told to Pamela Gerloff
Should I pay my parents for childcare? Should
I pay my children for doing household chores? How do my
decisions about this affect our family relationships? These
are questions I have yet to fully resolve, but they present
themselves every day.
How might paying family members influence family
relationships? Professor Bernard Lietaer offers some
"We used to live in extended families. In fact, we
can still observe such extended families in southern
Italy and South America, where a familia typically
consists of 70 or 80 people. But, gradually, there
has been a systematic worldwide trend toward replacing
extended families with nuclear families. Why? Part
of the answer, I believe, is that we now have money
exchanges within the extended family. When Granddad
moves in, we expect him to pay for his housing with
his pension. When our children do household chores,
we pay them for their work. Such monetized exchanges
fail to create relationships of reciprocity. The parents
have given their children the gift of life, the gift
of education, and so many other things. If the children
don't have the opportunity to give back to their parents
[by contributing to the family system without expecting
payment in return], they are unable to participate
in an essential aspect of true community."
-Bernard Lietaer, "Creating a Giving Culture: An Interview
with Bernard Lietaer,"
More Than Money,
often help my husband and me take care of our children. Since
I believe people should get paid for a service they're providing
and I can well afford to pay them, I've tried to do so- but
they won't let me. They don't feel it's right to take payments
from us. They feel it's just something you do for your family;
it's part of your responsibility as grandparents.
time I have realized that there are other ways to compensate
my parents besides giving them money. For instance, I bought
them tickets to the U.S. Open. Or, if we go on vacation
together, my husband and I will pick up some of their expenses.
My husband helps them around the house quite a bit and I
do their taxes and give them financial advice when they
want my opinion. I think this arrangement has a positive
effect on our relationship with them. They are extremely
appreciative of the things we do for them, and we are similarly
appreciative of all they do for us. At the end of the day,
no monies are being exchanged directly. It's more an exchange
of our family's values, and that's hard to put a price on.
issue of paying family members for services has also presented
a dilemma for me in terms of paying my children an allowance.
give children an allowance in
exchange for chores; the reason for an allowance, she says,
is to help kids learn how to manage money. This is a concept
I struggle with. When I first started giving my kids a weekly
allowance, it had no connection to their responsibilities
around the house, such as keeping their rooms clean, putting
games away, or taking out garbage. However, when they were
not keeping up with those responsibilities and developed
a sense of entitlement about getting paid, I stopped the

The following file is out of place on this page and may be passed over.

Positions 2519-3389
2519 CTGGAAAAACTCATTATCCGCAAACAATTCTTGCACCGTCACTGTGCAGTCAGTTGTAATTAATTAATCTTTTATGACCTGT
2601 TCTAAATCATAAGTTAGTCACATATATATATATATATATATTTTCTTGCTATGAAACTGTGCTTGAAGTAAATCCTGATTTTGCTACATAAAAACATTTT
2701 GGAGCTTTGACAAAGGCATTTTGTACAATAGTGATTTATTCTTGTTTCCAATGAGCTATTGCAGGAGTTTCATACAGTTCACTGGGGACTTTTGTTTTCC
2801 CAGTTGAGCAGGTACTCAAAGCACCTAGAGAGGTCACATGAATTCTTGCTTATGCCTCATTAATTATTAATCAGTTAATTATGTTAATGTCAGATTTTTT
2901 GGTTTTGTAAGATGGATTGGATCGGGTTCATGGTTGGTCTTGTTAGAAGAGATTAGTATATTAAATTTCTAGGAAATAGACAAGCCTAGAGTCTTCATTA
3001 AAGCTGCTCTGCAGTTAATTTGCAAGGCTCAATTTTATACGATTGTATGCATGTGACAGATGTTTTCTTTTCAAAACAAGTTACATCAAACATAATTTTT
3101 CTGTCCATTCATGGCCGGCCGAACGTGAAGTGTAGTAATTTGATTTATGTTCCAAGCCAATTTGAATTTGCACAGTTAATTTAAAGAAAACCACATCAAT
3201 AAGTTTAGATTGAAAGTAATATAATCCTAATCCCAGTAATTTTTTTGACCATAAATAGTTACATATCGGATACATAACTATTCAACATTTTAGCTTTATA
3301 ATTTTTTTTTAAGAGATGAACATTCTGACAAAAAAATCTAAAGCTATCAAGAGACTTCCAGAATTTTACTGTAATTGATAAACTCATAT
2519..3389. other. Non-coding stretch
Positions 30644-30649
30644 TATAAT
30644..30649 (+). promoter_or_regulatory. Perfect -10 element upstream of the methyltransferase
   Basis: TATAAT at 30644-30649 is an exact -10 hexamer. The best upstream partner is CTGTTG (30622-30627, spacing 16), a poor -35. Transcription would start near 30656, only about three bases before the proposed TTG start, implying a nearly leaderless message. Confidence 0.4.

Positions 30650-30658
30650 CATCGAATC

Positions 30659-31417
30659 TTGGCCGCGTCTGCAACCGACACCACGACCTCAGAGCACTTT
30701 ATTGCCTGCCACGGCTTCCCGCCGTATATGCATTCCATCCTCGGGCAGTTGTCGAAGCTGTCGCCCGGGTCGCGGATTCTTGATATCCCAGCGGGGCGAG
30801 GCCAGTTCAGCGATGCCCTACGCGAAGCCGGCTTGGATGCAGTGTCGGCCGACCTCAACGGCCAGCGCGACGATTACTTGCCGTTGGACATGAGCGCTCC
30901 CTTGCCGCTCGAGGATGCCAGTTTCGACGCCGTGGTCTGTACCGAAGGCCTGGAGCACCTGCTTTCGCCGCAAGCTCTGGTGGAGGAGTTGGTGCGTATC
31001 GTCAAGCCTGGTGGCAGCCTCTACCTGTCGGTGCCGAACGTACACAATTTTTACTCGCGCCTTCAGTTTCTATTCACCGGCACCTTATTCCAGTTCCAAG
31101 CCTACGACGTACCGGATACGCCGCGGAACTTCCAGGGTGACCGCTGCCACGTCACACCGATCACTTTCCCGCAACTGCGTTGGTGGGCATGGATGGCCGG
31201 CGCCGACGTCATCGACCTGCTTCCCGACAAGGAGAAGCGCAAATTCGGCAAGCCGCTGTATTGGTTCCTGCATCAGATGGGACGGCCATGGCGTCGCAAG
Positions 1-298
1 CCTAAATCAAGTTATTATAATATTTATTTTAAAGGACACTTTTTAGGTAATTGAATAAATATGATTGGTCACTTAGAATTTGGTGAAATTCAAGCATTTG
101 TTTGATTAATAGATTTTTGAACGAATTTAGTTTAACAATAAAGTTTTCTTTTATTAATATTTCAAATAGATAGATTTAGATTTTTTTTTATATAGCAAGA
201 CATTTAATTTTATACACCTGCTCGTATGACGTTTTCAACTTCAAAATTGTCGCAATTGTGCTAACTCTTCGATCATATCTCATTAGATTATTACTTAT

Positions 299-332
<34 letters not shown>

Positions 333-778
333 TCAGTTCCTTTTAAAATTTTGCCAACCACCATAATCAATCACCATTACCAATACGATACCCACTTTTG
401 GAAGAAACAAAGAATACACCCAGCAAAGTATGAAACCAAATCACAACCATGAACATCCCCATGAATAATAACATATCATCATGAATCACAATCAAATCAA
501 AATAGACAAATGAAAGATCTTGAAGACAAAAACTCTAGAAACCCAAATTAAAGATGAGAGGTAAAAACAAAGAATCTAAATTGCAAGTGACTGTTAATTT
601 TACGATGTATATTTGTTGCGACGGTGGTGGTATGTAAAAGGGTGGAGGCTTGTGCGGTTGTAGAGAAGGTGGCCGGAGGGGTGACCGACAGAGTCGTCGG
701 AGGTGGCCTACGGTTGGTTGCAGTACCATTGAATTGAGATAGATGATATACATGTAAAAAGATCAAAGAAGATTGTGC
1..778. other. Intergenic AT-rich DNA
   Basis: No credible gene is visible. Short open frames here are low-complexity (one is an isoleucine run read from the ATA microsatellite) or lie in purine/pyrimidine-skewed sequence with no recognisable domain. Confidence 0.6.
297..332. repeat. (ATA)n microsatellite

allowances. I want my children to understand that they have
responsibilities as members of our family and that those
responsibilities need to be met without expecting payment.
reflection, I find it interesting that I want to compensate
my parents for their work for the family, yet I believe
that children should learn to give to the family without
expecting monetary reward. And even though my dad won't
accept money from me when he does things for the family,
he pays my children whenever they help him. In fact, he
does that a lot. Just recently, my eldest son, who actually
likes to shovel snow, cleared my parents' walkway. My father
gave him a few bucks. I'm not sure if my son asked for the
money or not, but he had such a sense of pride about earning
paying my parents or my children is ultimately good or bad,
I can't really say. I still wish I could compensate my parents
more-but right now, things seem to be working fine. As for
the children's allowance, we've never revisited the issue
and I haven't figured out the best way to do it. The question
remains: What should we pay for and what should be given
and received just because we're part of a family? And what
messages are we giving our children by the choices we're
making in these areas?
Joline Godfrey is the author of
Raising Financially Fit
(Ten Speed Press, 2005). Her interview with
"Raising Financially Fit Children: Tips
from Joline Godfrey," appeared in Issue 39, 2005,
Money and Children
for Reflection and Conversation
Did you receive an allowance as a child? If so, were
you expected to do anything in exchange for the allowance?
What did you learn from the experience of either having
or not having an allowance?
2. Do your children or other children
you know receive an allowance? What do you imagine
it might be teaching them? How do you think it is
influencing the family's relationships?
3. Do you pay other family members
for doing things for you or your family? How do
you decide when to pay and when not to pay? How
has that affected any of your family relationships?
The author works at a large professional services firm and has
three children, ages nine, eight, and six.
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